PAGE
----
dc.identifier.issn1749-8546-
dc.identifier.urihttp://hdl.handle.net/10722/243611-
dc.description.abstractBackground This retrospective cross-sectional study aimed to investigate the relationship between Chinese medicine (CM) dietary patterns (hot, neutral, and cold) and the incidence of breast cancer among Chinese women in Hong Kong. Methods Breast cancer cases (n = 202) and healthy controls (n = 202) were matched according to demographics. Chinese women residing in Hong Kong for the past 7 years were recruited by media advertisements (e.g., via newspapers, radio, and posters). The control participants were recruited by convenience sampling from health workshops held in clinics and communities of 15 districts of Hong Kong. After completing test–retest reliability, all participants were asked to complete diet pattern questionnaires about their food preferences and dietary patterns. The Student’s unpaired t test, Chi square test, and logistic regression were conducted using SPSS software. Results Three major CM dietary patterns were identified: hot, neutral, and cold. The participants with breast cancer exhibited a stronger preference for hot food than the control group (Chi square test, P < 0.001). A higher frequency of breast cancer was associated with a higher frequency of dining out for breakfast (4–5 times per week, Chi square test, P = 0.015; 6–7 times per week, Chi square test, P < 0.001) and lunch (4–5 times per week, Chi square test, P < 0.001; 6–7 times per week, Chi square test, P = 0.006). The participants with no history of breast cancer consumed CM supplements and Guangdong soups (1–2 times per week, Chi square test, P = 0.05; >3 times per week, Chi square test, P < 0.001) more frequently than those with breast cancer. Conclusions Non-breast cancer participants adopted a neutral (healthy and balanced) dietary pattern, and consumed CM supplements and Guangdong soups more frequently. Electronic supplementary material The online version of this article (doi:10.1186/s13020-017-0138-9) contains supplementary material, which is available to authorized users.-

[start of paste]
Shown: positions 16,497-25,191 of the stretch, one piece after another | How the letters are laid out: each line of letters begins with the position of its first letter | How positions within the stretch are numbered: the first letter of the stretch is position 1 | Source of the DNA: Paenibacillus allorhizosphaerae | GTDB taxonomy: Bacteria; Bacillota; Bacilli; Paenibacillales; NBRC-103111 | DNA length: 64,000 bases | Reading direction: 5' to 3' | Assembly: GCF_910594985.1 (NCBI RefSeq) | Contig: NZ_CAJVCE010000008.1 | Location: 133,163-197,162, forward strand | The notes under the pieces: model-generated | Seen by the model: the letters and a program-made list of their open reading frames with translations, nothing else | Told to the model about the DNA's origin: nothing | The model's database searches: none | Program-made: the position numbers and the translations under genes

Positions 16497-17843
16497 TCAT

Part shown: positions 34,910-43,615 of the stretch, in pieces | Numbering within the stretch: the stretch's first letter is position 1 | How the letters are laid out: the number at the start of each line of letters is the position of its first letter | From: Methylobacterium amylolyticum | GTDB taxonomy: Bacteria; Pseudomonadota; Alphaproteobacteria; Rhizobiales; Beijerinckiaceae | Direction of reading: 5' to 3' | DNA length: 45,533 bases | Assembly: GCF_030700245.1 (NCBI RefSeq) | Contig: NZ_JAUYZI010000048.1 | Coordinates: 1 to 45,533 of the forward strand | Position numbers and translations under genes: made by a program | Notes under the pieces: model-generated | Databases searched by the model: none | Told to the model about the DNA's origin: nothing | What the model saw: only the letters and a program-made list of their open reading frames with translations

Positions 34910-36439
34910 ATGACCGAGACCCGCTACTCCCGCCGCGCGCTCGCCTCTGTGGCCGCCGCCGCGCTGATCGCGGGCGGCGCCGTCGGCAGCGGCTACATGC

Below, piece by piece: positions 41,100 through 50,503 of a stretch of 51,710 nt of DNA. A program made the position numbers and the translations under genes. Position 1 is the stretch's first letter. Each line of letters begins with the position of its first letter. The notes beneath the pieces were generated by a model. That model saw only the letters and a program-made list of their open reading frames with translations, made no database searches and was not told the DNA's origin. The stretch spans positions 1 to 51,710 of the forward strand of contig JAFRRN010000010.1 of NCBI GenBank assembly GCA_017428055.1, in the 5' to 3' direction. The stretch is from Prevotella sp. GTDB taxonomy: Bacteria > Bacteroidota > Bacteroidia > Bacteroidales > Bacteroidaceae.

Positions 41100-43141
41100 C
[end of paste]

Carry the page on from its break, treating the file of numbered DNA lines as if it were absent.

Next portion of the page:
dc.languageeng-
dc.publisherBioMed Central Ltd. The Journal's web site is located at http://www.cmjournal.org/home-
dc.relation.ispartofChinese Medicine-
dc.rightsChinese Medicine. Copyright © BioMed Central Ltd.-
dc.rightsThis work is licensed under a Creative Commons Attribution-NonCommercial-NoDerivatives 4.0 International License.-
dc.titleRelationship between Chinese medicine dietary patterns and the incidence of breast cancer in Chinese women in Hong Kong: a retrospective cross-sectional survey-
dc.typeArticle-
dc.identifier.emailChen, J: abchen@hkucc.hku.hk-
dc.identifier.emailLoo, TY: tyloo@hku.hk-
dc.identifier.authorityChen, J=rp01316-
dc.description.naturepublished_or_final_version-
dc.identifier.doi10.1186/s13020-017-0138-9-
dc.identifier.pmcidPMC5492296-
dc.identifier.hkuros275218-
dc.identifier.volume12-
dc.identifier.spage17:1-
dc.identifier.epage17:10-
dc.identifier.isiWOS:000404507400001-
dc.publisher.placeUnited Kingdom-